Novel ways to monitor immunosuppression in pediatric kidney transplant recipients : underlying concepts and emerging data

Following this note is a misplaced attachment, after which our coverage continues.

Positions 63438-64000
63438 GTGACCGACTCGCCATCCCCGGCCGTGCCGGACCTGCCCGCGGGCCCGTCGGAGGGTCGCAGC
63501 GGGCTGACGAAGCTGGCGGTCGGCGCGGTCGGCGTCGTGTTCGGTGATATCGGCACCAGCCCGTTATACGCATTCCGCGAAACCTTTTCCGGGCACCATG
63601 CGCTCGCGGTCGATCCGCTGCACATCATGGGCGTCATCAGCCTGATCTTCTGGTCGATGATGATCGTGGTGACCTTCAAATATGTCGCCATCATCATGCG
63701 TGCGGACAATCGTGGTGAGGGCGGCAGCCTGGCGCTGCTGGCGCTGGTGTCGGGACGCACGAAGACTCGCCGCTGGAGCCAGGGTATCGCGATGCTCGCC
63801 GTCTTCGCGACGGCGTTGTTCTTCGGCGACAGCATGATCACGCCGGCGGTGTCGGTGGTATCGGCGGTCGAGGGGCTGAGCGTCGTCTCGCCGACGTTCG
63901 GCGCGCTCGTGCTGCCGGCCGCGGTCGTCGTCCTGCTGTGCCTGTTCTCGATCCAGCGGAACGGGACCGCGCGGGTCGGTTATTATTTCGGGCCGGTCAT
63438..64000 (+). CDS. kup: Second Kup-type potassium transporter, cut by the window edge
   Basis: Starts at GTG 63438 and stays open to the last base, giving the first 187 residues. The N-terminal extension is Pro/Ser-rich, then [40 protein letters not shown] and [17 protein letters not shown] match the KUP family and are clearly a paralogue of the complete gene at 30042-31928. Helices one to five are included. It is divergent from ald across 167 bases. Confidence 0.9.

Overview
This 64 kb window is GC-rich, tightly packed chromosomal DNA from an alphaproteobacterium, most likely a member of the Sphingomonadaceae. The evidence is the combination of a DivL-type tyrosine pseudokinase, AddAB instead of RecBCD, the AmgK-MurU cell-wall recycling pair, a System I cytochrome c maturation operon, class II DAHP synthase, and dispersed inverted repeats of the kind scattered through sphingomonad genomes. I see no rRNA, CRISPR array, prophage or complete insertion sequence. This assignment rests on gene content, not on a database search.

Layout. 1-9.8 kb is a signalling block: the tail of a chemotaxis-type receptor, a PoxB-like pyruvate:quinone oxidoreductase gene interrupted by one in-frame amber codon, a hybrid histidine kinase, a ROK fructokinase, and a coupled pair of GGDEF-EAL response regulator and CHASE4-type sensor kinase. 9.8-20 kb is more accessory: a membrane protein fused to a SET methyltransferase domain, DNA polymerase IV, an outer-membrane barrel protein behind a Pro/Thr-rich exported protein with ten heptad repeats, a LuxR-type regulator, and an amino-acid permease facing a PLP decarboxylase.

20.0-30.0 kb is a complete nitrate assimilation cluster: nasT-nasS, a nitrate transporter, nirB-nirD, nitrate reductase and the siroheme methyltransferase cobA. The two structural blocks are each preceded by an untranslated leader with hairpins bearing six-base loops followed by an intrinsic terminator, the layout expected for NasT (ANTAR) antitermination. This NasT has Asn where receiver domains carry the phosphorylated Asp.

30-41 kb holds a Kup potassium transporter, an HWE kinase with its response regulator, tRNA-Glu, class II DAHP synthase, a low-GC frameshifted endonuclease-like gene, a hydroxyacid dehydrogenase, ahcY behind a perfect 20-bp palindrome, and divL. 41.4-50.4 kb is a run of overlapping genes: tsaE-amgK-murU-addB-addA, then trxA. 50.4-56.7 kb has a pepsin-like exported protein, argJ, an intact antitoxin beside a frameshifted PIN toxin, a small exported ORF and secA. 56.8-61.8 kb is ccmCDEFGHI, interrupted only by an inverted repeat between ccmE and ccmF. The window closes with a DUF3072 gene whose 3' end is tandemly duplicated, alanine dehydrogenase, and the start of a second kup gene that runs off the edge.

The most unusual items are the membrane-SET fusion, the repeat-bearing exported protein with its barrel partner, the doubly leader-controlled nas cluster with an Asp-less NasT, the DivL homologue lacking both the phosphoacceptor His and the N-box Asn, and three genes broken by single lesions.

After pediatric kidney transplantation, immunosuppressive therapy is given to avoid acute and chronic rejections. However, the immunosuppression causes an increased risk of severe viral complications and bacterial infections and is associated with serious side effects. It is therefore crucial to achieve the optimal individual balance between over- and under-immunosuppression and thereby avoid unnecessary exposure to immunosuppressive drugs. In routine use, steering of immunosuppressants is performed primarily by monitoring of trough levels that mirror pharmacokinetics (although not, however, pharmacodynamics). Other diagnostic and prognostic markers to assess the individual intensity of immunosuppression are missing. Potential methods to determine immune function and grade of immunosuppression, such as analysis of the torque teno virus (TTV) load, QuantiFERON Monitor®, and ImmuKnow® as well as virus-specific T cells (Tvis), are currently being evaluated. In some studies TTV load, QuantiFERON Monitor® and ImmuKnow® were associated with the risk for post-transplant rejections and infections, but randomized controlled trials after pediatric kidney transplantation are not available. Post-transplant monitoring of Tvis levels seem to be promising because Tvis control virus replication and have been shown to correlate with virus-specific as well as general cellular immune defense, which represents the individual’s susceptibility to infections. Additional Tvis-monitoring provides an innovative opportunity to personalize the antiviral management and the dosing of the immunosuppressive therapy after pediatric kidney transplantation to avoid unnecessary therapeutic interventions and identify over-immunosuppression.


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